TWO HAMPSHIRE brothers planning to row the Atlantic for charity are celebrating today after landing their biggest sponsorship deal so far.

The Skin Health Alliance has given Greg Bailey, 27, and Jude Massey, 18, £15,000 as they prepare to make the 3,000-mile journey from Gran Canaria to Barbados.

All the sponsorship cash they secure will offset the cost of the voyage, helping them raise £100,000 for the British Skin Foundation.

The two men, who call themselves the Ocean Brothers, aim to make the trip early next year in memory of Peter Massey - Jude’s father and Greg’s stepfather.

The Lymington businessman, inset, died aged 63 in August 2015 after battling skin cancer for 16 years.

He was diagnosed with basal cell carcinoma at the age of 49 and underwent an operation, but the cancer returned and eventually entered his skull.

As his condition deteriorated he lost an eye and became so disfigured he lacked the confidence to leave his house.

Announcing the sponsorship deal Greg, 27, and Jude, 18, said: “Skin Health Alliance’s kind generosity will go a long way towards supporting a cause that both Jude and I hold so dear to our hearts.

“We feel the Alliance is a perfect sponsor as they, too, are committed to supporting skin disease charities such as the British Skin Foundation.”

The money donated by the Skin Health Alliance will go towards the cost of buying food for the voyage and insuring the boat.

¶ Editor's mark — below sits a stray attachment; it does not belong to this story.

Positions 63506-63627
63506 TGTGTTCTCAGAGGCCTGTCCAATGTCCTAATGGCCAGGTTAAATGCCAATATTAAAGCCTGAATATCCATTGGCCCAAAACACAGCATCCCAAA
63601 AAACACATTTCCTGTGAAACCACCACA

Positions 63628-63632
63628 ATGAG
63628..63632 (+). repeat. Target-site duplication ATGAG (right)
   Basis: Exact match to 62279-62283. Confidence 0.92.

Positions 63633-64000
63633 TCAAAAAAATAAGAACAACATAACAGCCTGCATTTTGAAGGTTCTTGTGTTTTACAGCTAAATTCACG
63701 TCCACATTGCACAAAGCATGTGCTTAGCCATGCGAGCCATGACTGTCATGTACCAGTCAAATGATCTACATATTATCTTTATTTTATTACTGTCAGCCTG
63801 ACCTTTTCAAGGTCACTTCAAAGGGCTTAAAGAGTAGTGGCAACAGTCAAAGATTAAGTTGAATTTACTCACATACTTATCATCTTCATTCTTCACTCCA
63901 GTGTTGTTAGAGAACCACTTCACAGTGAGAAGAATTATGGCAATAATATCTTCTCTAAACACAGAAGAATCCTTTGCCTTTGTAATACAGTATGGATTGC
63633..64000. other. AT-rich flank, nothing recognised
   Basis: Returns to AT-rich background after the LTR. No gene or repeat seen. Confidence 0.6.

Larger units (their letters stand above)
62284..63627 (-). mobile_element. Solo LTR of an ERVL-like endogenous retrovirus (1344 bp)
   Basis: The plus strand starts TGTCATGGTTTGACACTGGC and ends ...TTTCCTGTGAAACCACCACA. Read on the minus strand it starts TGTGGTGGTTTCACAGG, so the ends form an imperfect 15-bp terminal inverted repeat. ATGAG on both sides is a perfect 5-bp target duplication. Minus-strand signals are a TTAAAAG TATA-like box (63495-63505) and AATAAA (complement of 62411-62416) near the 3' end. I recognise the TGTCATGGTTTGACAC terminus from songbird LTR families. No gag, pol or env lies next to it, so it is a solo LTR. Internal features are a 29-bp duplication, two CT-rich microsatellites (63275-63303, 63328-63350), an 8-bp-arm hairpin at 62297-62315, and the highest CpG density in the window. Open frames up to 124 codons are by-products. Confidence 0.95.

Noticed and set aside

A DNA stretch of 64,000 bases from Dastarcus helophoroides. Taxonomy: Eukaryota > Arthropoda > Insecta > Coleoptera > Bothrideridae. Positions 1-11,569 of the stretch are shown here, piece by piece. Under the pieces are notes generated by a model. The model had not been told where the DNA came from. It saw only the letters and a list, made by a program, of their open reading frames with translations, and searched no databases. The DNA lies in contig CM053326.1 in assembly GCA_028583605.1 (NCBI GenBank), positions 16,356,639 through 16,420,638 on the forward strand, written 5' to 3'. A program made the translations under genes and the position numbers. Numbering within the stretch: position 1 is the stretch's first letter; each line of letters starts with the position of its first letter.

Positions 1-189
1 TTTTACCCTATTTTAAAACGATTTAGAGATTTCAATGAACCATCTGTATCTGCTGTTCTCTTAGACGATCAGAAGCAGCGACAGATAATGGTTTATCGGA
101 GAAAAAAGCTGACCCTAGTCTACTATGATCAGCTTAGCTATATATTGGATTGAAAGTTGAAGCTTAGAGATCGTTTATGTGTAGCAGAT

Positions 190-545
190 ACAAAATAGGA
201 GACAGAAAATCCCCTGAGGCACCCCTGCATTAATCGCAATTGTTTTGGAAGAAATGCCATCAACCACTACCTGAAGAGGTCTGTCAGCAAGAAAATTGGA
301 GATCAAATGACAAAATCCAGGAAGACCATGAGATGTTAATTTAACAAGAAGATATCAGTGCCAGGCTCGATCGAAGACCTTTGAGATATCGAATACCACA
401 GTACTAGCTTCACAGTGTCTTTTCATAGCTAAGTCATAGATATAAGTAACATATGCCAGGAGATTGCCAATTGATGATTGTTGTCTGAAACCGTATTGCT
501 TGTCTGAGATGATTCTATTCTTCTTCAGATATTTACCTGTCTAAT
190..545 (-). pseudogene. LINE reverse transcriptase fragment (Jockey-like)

James Stalley, the Alliance’s business manager added: “We are proud to support Greg and Jude with this amazing challenge.”

“As a not-for-profit organisation, the Alliance is committed to donating surplus income to skin charities.

“By helping the Ocean Brothers we are not only reaffirming our commitment to supporting good causes but also investing in their dedication, determination and courage by using our donation to raise even more money for the British Skin Foundation.”

The Ocean Brothers are planning to make their epic voyage in a tiny 20ft boat that was displayed at the New Forest Show this week. Their eight-week journey across the world’s second largest ocean will be a major test of both physical and psychological strength.

Only 317 crews have successfully crossed the Atlantic. That compares with 536 individuals have been into space and more than 5,500 people who have climbed Mount Everest.

Conditions on the boat will be basic, with only enough food for 50 days.

The two men will have to rely on solar panels to power a machine that will provide them with drinking water and fresh water to rehydrate freeze-dried meals.